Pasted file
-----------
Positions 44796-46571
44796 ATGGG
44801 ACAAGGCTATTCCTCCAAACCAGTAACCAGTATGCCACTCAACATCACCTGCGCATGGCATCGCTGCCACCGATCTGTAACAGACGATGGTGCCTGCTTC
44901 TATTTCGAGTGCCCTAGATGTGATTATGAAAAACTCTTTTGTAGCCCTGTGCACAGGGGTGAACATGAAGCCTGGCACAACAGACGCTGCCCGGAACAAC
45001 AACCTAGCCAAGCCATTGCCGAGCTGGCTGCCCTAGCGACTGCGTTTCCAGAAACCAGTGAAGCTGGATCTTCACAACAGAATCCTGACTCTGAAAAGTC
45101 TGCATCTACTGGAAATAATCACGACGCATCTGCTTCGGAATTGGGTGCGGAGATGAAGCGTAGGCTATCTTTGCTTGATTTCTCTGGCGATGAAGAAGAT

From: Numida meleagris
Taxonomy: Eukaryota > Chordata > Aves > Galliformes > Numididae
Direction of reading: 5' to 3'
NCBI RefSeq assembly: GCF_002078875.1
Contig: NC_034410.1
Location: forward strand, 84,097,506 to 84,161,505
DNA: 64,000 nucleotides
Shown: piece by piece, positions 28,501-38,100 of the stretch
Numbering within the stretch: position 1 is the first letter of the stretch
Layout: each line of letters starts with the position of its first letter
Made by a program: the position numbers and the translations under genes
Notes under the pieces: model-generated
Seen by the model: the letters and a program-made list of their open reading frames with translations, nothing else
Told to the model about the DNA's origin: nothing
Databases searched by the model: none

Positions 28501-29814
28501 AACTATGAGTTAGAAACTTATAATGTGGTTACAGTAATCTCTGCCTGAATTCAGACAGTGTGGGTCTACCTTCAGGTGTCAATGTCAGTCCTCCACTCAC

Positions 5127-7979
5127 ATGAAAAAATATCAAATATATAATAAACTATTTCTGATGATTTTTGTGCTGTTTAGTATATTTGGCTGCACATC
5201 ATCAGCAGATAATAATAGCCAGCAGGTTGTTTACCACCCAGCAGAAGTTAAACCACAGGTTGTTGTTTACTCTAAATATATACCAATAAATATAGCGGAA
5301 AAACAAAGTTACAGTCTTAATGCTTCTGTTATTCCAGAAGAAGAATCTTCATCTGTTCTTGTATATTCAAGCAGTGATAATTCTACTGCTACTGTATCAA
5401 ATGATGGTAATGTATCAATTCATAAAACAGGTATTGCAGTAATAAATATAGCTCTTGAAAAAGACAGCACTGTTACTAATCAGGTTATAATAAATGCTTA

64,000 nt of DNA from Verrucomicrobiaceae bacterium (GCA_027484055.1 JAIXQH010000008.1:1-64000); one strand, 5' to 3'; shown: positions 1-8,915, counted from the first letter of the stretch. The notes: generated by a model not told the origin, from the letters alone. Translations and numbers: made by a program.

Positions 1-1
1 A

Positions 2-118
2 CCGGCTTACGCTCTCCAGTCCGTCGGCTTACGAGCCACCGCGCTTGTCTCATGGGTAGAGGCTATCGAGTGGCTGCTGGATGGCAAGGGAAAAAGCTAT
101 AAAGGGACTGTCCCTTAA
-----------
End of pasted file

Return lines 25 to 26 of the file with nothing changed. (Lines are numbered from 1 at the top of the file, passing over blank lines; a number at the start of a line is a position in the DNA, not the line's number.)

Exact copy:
5127 ATGAAAAAATATCAAATATATAATAAACTATTTCTGATGATTTTTGTGCTGTTTAGTATATTTGGCTGCACATC
5201 ATCAGCAGATAATAATAGCCAGCAGGTTGTTTACCACCCAGCAGAAGTTAAACCACAGGTTGTTGTTTACTCTAAATATATACCAATAAATATAGCGGAA